With its rugged terrain, the area around Lake Pleasant is popular with motorists keen to explore off the beaten track and put their vehicles to the test. And when Casey disappeared, the community kicked into gear to help search for the missing man. It all started on June 26, when an unnamed friend of Casey’s contacted Will Rollins for help.
In response, Rollins, who shares a mutual friend with Casey, created a Facebook event that locals subsequently shared around a number of off-roader groups. And soon, more than 50 people had arrived in Lake Pleasant to help scour the area where the Navy veteran had last been seen.
And at first, the group seemed hopeful that they might locate the missing man alive. “If he is still out there, he’s going to be very dehydrated, probably won’t be able to speak or move,” Rollins told Fox 10 Phoenix. “It’s really a matter of trying to locate him as soon as possible. We’re looking for anything – any kind of clothing on trees or bushes where he may have taken refuge or something.”
But despite combing the area for two days, the off-roaders still couldn’t find Casey. Similarly, authorities struggled to find any clues to explain his disappearance. And even though they noted that the missing man had security cameras installed at his Peoria home and a gate had been left open, they did not suspect foul play.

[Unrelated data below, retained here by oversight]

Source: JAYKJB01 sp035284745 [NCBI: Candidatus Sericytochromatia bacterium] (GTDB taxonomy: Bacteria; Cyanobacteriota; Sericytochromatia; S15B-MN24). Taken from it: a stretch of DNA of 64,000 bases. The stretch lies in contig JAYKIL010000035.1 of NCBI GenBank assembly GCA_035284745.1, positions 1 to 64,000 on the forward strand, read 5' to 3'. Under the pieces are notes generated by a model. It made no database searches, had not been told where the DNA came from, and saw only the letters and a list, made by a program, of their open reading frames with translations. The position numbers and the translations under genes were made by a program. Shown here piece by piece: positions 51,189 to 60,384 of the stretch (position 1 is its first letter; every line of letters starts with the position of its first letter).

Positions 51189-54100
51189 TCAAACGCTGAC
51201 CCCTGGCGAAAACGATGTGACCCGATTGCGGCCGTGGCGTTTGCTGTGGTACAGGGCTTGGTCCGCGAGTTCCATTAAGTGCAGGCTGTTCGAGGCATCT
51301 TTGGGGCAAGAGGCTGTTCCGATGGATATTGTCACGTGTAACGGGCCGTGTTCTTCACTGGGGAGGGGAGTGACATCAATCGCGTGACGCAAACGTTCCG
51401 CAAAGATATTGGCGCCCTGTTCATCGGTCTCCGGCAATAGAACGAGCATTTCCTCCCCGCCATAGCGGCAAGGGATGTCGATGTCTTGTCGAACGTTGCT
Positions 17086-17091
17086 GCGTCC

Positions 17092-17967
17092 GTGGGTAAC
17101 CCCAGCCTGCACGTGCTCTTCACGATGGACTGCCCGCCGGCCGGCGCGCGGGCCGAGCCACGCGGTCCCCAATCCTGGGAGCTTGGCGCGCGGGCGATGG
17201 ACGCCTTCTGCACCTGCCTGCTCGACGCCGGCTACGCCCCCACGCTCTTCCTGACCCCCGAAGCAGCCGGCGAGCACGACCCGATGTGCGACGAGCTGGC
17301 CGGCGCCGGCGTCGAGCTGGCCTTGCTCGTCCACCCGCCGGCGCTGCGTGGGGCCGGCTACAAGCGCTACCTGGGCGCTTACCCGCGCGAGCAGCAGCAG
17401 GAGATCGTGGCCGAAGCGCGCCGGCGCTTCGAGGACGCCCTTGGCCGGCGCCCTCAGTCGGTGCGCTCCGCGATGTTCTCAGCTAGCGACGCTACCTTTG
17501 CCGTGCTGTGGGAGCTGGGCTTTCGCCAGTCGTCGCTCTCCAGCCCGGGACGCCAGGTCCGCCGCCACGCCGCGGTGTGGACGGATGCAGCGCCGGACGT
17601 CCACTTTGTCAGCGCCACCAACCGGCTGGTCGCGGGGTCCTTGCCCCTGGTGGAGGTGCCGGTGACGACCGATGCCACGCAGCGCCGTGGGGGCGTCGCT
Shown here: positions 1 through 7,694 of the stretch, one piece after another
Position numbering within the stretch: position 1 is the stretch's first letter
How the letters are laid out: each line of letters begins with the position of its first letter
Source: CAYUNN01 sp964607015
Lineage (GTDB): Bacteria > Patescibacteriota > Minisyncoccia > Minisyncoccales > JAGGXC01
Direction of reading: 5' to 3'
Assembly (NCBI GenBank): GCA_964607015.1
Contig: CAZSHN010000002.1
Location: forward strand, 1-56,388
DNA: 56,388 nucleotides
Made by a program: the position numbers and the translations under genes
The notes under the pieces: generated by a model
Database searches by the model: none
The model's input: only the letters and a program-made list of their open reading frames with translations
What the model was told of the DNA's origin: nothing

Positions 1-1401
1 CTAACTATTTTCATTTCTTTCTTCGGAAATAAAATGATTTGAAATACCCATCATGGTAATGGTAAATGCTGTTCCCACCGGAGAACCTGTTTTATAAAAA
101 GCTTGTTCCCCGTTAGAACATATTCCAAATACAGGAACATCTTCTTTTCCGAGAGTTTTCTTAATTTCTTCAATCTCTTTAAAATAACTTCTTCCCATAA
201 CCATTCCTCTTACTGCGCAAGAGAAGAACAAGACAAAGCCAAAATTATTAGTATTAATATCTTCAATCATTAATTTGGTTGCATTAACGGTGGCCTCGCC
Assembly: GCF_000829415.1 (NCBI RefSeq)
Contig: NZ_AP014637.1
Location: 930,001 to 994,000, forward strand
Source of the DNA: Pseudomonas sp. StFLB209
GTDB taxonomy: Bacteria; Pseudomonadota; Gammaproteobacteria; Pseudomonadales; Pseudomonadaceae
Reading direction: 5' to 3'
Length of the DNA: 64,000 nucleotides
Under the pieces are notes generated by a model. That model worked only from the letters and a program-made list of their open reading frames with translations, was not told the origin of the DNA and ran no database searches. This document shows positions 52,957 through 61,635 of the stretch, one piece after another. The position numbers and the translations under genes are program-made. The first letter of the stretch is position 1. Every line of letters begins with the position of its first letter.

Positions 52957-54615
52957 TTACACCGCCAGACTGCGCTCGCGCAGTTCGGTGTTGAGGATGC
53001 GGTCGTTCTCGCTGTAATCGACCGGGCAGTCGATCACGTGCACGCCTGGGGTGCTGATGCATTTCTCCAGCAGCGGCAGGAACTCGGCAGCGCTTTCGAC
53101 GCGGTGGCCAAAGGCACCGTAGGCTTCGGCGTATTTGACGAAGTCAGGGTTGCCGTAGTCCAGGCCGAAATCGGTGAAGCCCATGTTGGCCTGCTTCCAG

Then, at 6:30 p.m. on July 6, police received the phone call that they had been dreading. A body had been discovered in the French Creek area of Lake Pleasant. Unfortunately, the badly decomposed remains initially made it impossible to determine who they may belong to.
Three days later, police confirmed from fingerprints that the body belonged to Casey. But what had happened after he left Ramirez, and how had the fit and healthy young man died? An autopsy revealed no evidence of trauma or foul play. This led the medical examiner to record an initial verdict of accidental death.
Currently, investigators are awaiting the results of a toxicology report which could shed further light on the strange circumstances surrounding Casey’s disappearance. But unless they reveal something unexpected, it seems likely that he died due to an unfortunate accident caused by the searing desert heat.